The rapid collapse of fast-delivering startups like Joker

It just took Eight months for Jokr, the super-fast delivery company, to become a rhinoceros, and just six more months for its strategy to begin to unravel. Joker plastered New York City spray ads Promising to deliver groceries within 15 minutes – for free! With no minimum order! – It raised a total of $430 million in venture capital to continue its lightning strike across cities around the world. From Boston to Bogota, turquoise-clad carriers pedaled on scooters, carrying pints of ice cream and jars of pasta sauce.

Jaker was also bleeding money. In the first half of 2021, the startup earned $1.7 million in revenue but incurred $13.6 million in losses, according to data reviewed by The Information. In April it was closed in Europe. In June — 14 months after launch and a year after touting plans to build 100 tiny homes in New York City alone — Jokr announced it was pulling out of the United States, laying off 50 employees. The company still operates in cities such as São Paulo, Mexico City and Bogota.

Other fast-delivery startups are also rapidly shrinking. In May, Gorillas and Getir – two of the largest companies in the sector – laid off thousands of employees and backtracked from major delivery cities across Europe. Gopuff, valued at $15 billion in 2021, evaporated 76 of its 500 distribution centers this summer. These are the lucky ones. Others, such as Buyk, Fridge No More, and Zero Grocery, have already gone bankrupt, disappearing just as quickly as they arrived.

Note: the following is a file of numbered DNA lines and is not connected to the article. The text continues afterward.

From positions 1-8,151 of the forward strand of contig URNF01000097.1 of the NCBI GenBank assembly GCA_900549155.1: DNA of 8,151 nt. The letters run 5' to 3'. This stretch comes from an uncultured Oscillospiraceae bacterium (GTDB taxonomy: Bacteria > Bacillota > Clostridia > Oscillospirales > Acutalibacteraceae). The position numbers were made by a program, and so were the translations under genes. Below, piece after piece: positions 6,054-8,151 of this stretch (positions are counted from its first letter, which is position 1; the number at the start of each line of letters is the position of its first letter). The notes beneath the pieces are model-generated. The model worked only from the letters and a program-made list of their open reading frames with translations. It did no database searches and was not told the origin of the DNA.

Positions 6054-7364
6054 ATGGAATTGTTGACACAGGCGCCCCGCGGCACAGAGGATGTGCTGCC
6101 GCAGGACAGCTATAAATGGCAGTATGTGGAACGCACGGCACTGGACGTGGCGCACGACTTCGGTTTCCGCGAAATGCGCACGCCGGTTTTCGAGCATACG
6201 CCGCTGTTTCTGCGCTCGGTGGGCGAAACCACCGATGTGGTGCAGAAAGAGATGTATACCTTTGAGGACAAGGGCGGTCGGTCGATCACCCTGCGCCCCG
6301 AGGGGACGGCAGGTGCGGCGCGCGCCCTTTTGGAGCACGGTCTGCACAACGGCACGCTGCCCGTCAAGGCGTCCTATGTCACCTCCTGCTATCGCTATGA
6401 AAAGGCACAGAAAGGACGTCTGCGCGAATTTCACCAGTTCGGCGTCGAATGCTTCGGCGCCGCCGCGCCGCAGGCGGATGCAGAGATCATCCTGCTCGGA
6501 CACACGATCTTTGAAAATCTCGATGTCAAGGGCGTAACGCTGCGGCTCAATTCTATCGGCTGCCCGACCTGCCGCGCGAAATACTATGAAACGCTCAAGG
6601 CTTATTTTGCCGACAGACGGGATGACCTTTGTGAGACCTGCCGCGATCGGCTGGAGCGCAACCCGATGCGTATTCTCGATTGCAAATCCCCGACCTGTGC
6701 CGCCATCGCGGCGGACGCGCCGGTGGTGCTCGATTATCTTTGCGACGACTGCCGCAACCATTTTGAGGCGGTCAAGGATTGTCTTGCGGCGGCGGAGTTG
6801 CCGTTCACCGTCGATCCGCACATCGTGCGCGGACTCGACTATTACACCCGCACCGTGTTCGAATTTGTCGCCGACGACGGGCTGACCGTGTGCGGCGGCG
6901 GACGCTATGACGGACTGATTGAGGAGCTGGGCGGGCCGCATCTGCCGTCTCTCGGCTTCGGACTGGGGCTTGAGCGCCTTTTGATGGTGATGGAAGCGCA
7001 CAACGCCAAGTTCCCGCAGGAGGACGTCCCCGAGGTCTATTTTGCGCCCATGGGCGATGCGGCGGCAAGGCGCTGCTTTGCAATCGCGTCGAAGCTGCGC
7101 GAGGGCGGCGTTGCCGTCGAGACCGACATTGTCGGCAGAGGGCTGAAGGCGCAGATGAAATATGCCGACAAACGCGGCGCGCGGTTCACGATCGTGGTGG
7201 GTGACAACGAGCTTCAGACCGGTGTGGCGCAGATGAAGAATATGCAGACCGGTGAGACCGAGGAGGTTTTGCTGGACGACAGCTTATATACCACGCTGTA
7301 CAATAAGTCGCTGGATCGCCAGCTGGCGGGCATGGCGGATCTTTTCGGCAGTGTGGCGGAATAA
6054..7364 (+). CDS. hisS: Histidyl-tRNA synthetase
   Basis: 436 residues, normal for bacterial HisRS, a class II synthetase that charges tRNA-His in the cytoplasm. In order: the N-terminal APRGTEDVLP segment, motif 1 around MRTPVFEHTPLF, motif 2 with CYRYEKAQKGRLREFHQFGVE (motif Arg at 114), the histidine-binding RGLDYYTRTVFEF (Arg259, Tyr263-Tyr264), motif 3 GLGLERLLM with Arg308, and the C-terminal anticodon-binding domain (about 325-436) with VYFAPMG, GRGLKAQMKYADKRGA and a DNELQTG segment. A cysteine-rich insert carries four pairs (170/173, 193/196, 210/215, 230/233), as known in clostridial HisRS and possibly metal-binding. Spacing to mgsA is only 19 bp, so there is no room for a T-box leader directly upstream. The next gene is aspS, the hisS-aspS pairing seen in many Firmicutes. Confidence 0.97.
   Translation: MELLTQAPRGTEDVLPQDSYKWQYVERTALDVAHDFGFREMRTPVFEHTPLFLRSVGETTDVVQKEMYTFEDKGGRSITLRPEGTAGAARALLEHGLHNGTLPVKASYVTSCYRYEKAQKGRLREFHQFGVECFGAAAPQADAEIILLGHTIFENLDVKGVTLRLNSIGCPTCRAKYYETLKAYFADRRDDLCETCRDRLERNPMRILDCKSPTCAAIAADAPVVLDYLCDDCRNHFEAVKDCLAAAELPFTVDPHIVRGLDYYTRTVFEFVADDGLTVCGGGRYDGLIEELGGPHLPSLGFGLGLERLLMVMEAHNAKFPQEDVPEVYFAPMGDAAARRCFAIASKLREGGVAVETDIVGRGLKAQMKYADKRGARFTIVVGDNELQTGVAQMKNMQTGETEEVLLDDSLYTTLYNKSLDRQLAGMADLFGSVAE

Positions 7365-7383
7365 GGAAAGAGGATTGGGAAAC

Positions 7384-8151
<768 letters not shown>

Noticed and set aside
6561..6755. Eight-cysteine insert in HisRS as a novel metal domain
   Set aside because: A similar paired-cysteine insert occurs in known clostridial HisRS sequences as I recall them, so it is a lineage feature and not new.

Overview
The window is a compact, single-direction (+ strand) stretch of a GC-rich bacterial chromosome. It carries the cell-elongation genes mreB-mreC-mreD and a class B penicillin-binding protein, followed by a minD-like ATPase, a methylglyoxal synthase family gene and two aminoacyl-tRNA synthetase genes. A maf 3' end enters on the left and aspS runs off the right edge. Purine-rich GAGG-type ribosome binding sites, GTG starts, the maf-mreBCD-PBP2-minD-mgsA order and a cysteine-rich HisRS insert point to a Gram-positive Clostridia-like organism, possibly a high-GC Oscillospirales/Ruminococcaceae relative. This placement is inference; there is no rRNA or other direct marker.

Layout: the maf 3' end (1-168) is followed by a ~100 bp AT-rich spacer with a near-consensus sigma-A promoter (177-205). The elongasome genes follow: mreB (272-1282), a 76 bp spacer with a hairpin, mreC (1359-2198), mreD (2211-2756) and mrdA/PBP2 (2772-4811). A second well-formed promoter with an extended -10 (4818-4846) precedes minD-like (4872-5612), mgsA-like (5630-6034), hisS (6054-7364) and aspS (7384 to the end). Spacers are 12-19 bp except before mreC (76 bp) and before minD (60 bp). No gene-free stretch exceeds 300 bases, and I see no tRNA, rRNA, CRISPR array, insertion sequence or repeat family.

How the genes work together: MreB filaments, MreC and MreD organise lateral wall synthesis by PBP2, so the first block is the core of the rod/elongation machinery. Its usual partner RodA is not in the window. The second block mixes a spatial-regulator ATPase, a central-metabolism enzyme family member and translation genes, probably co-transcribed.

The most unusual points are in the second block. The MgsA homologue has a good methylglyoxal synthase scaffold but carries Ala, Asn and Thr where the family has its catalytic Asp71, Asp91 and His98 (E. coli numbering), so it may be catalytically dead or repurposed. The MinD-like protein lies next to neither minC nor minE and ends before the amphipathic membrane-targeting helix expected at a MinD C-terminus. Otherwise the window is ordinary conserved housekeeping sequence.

The collapse in ultra-fast delivery reflects the sober mood of 2022. In the past two years, venture capitalists have invested nearly $8 billion in six fast-delivery startups competing in New York City, encouraging rapid growth and land grabs. Now, investors are increasingly demanding profitability. The sudden reversal shocked Thomas Eisenman, a professor at Harvard Business School, and is reminiscent of the collapse of the internet in 2000, when bustling startups like Cosmo — which promised one-hour grocery deliveries and DVDs — were folded just a few years after raising millions of VCs. He says, “With these new companies, what has changed?” “It didn’t work then and it doesn’t work now.”

Eisenman teaches a class about startup errors, and last year he wrote a letter on the topic titled Why do startups fail?. He says express delivery companies are prone to a common pattern of failure, where early gains and growth are not sustainable. The first wave of customer interests comes easy and free, because people are willing to try out a new service with incredible promise. But in order to retain these customers and gain new ones, the startup has to articulate its value proposition. For quick delivery, that means finding people who regularly need things like BandAids or a banana delivered urgently – and are willing to pay a premium for it – rather than going to the bodega to get it themselves.

When new customer growth starts to wane, Eisenman says, “you start having to give out $20 of free groceries on every order to get new customers.” From there, the economy can rapidly deteriorate. The recent cloudy economic outlook and recent high inflation make it a bad time to try to convince people to adopt a new premium service.

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